1. Opinion

Why I still want my gun

Published Jan. 9, 2016

FOUR HOURS. That's it.

In order for me to get a concealed weapons permit in Florida, my firearm competency certification class took four hours.

Now, there are some fine instructors out there. When I took it way back in 2008, my instructor encouraged me to keep coming and learn more before I made a gun purchase. He stressed that carrying a weapon did not guarantee safety. He made it clear I wasn't qualified to be the sheriff of anything after a measly four hours. But I had satisfied the legal requirements to carry a concealed weapon.

Now that same training would make it legal for me to "carry" openly if HB 163 passes. That wouldn't have been wise for me back then. I simply didn't have enough expertise.

Eight years ago, I was single and had just started working the night police reporting shift at the Times. I saw things that many people haven't, and it awakened me to dangers that can lurk out there, things that made owning a gun seem sensible to me, and I stand behind my decision to get gun education and seek licensing to carry a concealed weapon.

Angry families of suspects and angrier families of victims slammed doors in my face, threatened me off their property and lightly gripped the choke chains of already agitated attack dogs. Night after night, I was dispatched to come back with gruesome details of a murder — three of them involving police officers — or some other unspeakable offense.

Once, I had to spend 15 minutes steeling my nerves before getting out of the car to ring a doorbell. It was the home of Dontae Morris' mother when the convicted killer was still on the loose.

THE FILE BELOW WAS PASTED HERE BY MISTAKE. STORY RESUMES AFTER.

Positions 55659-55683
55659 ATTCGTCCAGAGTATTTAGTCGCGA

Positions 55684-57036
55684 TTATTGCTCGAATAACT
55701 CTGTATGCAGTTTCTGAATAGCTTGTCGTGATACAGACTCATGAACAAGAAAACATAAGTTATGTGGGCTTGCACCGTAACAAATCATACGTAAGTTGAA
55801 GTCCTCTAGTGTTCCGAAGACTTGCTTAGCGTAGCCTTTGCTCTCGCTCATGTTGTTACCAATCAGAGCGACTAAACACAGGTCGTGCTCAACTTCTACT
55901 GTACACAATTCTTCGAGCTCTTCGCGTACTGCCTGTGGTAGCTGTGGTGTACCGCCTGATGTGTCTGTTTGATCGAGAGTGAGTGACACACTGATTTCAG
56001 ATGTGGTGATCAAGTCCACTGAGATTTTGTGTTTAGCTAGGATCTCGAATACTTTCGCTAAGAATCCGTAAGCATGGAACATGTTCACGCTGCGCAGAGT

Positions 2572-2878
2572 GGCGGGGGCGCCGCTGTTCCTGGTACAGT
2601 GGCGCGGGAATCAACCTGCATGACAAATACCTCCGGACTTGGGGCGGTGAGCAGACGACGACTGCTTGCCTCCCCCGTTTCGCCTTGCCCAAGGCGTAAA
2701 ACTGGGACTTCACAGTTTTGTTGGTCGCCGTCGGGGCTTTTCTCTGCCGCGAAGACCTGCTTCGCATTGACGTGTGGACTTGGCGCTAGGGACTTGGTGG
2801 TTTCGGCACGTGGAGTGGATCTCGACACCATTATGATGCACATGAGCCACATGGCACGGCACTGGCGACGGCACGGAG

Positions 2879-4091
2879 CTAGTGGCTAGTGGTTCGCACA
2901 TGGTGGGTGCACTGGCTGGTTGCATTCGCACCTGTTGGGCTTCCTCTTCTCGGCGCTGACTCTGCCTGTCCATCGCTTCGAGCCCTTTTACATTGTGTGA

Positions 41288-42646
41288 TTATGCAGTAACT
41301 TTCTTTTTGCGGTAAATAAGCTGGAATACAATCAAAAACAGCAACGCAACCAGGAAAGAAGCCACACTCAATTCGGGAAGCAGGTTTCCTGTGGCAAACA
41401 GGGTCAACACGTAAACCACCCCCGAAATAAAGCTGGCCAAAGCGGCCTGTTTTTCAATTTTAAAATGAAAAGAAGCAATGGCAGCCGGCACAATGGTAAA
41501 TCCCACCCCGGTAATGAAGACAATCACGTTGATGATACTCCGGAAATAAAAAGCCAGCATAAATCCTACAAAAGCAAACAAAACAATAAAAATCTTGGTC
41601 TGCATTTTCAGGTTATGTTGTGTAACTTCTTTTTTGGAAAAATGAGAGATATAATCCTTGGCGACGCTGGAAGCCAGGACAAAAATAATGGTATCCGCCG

As a then-single woman, I felt safer at home knowing that I had a gun — and that I had qualified for the right to slip it into my purse had I ever felt the need to do so. There was never an instance where it was necessary. It did not make me less nervous. It did make me much more aware.

Now I have a different beat, and I spend more time in theme parks than back alleys, but the kinds of crimes I once covered are still occurring.

Concealing a weapon for use in emergencies offers some concealers peace of mind. Now, put that same nervous person in a situation where someone they don't know is approaching with unknown intentions with a firearm on full display. What's the result? We can't know. But with more than 1 million concealed carry permit holders, the odds are that at least one person will let their nerves get the best of them.

I've been married for five years to a man who's reassuring, chivalrous and ever-present. It's one extra barrier between me and the societal dangers that make me nervous. And yet, I still want my gun.


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